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Hoffmann, R. A wiki for the life sciences where authorship matters. Nature Genetics (2008)

Effect of the GABAA agonist gaboxadol on nocturnal sleep and hormone secretion in healthy elderly subjects.

Aging is associated with a dramatic decrease in sleep intensity and continuity. The selective GABA(A) receptor agonist gaboxadol has been shown to increase non-REM sleep and the duration of the non-REM episodes in rats and sleep efficiency in young subjects and to enhance low-frequency activity in the electroencephalogram (EEG) within non-REM sleep in both rats and humans. In this double-blind, placebo-controlled study, we investigated the influence of an oral dose of 15 mg of gaboxadol on nocturnal sleep and hormone secretion (ACTH, cortisol, prolactin, growth hormone) in 10 healthy elderly subjects (6 women). Compared with placebo, gaboxadol did not affect endocrine activity but significantly reduced perceived sleep latency, elevated self-estimated total sleep time, and increased sleep efficiency by decreasing intermittent wakefulness and powerfully augmented low-frequency activity in the EEG within non-REM sleep. These findings indicate that gaboxadol is able to increase sleep consolidation and non-REM sleep intensity, without disrupting REM sleep, in elderly individuals and that these effects are not mediated by a modulation of hormone secretion.[1]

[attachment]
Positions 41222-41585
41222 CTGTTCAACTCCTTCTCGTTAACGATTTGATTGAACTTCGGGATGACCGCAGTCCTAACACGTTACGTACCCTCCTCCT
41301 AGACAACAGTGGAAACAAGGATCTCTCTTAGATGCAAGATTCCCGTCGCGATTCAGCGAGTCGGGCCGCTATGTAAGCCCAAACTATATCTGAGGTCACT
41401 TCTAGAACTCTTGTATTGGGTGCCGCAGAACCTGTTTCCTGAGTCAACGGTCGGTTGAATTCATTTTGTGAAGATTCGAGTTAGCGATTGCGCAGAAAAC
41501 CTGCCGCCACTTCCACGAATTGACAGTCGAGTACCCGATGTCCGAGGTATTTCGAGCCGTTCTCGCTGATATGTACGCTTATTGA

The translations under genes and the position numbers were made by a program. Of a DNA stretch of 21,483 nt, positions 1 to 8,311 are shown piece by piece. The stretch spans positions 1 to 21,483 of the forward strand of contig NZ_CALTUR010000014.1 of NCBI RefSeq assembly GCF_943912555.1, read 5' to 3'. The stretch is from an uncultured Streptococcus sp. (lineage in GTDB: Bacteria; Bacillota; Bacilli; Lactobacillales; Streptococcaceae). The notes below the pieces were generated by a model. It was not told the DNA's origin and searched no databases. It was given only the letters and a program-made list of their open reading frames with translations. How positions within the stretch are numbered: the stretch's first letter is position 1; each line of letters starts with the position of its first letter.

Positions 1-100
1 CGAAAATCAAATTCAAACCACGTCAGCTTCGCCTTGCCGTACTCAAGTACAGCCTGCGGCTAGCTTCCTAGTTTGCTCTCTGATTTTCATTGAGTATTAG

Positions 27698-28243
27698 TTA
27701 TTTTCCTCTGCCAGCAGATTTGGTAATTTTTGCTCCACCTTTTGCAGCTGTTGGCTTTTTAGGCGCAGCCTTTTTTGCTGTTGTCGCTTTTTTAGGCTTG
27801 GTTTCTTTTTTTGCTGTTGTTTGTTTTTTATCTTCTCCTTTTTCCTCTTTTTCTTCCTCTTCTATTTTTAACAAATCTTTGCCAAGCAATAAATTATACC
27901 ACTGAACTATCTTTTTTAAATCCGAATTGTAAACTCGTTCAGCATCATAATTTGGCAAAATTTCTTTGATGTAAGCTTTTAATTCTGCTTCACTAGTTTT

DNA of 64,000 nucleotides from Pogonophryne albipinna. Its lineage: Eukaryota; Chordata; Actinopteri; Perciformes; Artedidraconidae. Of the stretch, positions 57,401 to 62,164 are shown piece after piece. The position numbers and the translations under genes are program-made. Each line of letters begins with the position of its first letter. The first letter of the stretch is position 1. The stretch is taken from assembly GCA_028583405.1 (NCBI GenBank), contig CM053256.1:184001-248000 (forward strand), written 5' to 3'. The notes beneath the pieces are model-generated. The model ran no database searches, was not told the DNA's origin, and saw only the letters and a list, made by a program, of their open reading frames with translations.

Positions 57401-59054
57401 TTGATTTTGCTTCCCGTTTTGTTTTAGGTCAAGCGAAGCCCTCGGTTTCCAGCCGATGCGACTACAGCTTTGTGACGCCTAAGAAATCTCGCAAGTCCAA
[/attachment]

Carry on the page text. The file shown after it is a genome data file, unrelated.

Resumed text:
1. Effect of the GABAA agonist gaboxadol on nocturnal sleep and hormone secretion in healthy elderly subjects. Lancel, M., Wetter, T.C., Steiger, A., Mathias, S. Am. J. Physiol. Endocrinol. Metab. (2001) [Pubmed]
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